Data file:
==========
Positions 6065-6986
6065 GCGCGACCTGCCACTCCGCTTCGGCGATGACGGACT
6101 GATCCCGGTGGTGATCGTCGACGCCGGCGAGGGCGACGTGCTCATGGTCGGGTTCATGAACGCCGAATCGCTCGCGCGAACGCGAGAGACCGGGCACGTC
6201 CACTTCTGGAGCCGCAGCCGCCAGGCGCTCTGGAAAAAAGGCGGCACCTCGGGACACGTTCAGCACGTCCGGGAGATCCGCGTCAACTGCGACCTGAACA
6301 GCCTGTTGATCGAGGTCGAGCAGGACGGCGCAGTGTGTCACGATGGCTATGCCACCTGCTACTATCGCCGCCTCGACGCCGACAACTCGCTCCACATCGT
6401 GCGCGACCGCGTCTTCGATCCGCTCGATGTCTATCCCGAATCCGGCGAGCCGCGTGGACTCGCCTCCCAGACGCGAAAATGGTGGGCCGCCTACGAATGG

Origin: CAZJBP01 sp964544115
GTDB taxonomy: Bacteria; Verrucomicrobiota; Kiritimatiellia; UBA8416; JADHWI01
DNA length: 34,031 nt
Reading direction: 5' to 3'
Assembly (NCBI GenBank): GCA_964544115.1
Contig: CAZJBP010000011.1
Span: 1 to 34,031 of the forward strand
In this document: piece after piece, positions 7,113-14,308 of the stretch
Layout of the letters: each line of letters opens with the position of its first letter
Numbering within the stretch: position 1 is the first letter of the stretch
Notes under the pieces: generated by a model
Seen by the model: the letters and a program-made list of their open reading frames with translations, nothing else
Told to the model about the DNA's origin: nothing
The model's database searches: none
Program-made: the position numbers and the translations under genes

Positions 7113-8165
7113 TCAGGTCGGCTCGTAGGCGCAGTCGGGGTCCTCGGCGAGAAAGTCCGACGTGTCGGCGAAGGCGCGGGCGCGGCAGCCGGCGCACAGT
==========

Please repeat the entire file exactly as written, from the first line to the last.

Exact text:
Positions 6065-6986
6065 GCGCGACCTGCCACTCCGCTTCGGCGATGACGGACT
6101 GATCCCGGTGGTGATCGTCGACGCCGGCGAGGGCGACGTGCTCATGGTCGGGTTCATGAACGCCGAATCGCTCGCGCGAACGCGAGAGACCGGGCACGTC
6201 CACTTCTGGAGCCGCAGCCGCCAGGCGCTCTGGAAAAAAGGCGGCACCTCGGGACACGTTCAGCACGTCCGGGAGATCCGCGTCAACTGCGACCTGAACA
6301 GCCTGTTGATCGAGGTCGAGCAGGACGGCGCAGTGTGTCACGATGGCTATGCCACCTGCTACTATCGCCGCCTCGACGCCGACAACTCGCTCCACATCGT
6401 GCGCGACCGCGTCTTCGATCCGCTCGATGTCTATCCCGAATCCGGCGAGCCGCGTGGACTCGCCTCCCAGACGCGAAAATGGTGGGCCGCCTACGAATGG

Origin: CAZJBP01 sp964544115
GTDB taxonomy: Bacteria; Verrucomicrobiota; Kiritimatiellia; UBA8416; JADHWI01
DNA length: 34,031 nt
Reading direction: 5' to 3'
Assembly (NCBI GenBank): GCA_964544115.1
Contig: CAZJBP010000011.1
Span: 1 to 34,031 of the forward strand
In this document: piece after piece, positions 7,113-14,308 of the stretch
Layout of the letters: each line of letters opens with the position of its first letter
Numbering within the stretch: position 1 is the first letter of the stretch
Notes under the pieces: generated by a model
Seen by the model: the letters and a program-made list of their open reading frames with translations, nothing else
Told to the model about the DNA's origin: nothing
The model's database searches: none
Program-made: the position numbers and the translations under genes

Positions 7113-8165
7113 TCAGGTCGGCTCGTAGGCGCAGTCGGGGTCCTCGGCGAGAAAGTCCGACGTGTCGGCGAAGGCGCGGGCGCGGCAGCCGGCGCACAGT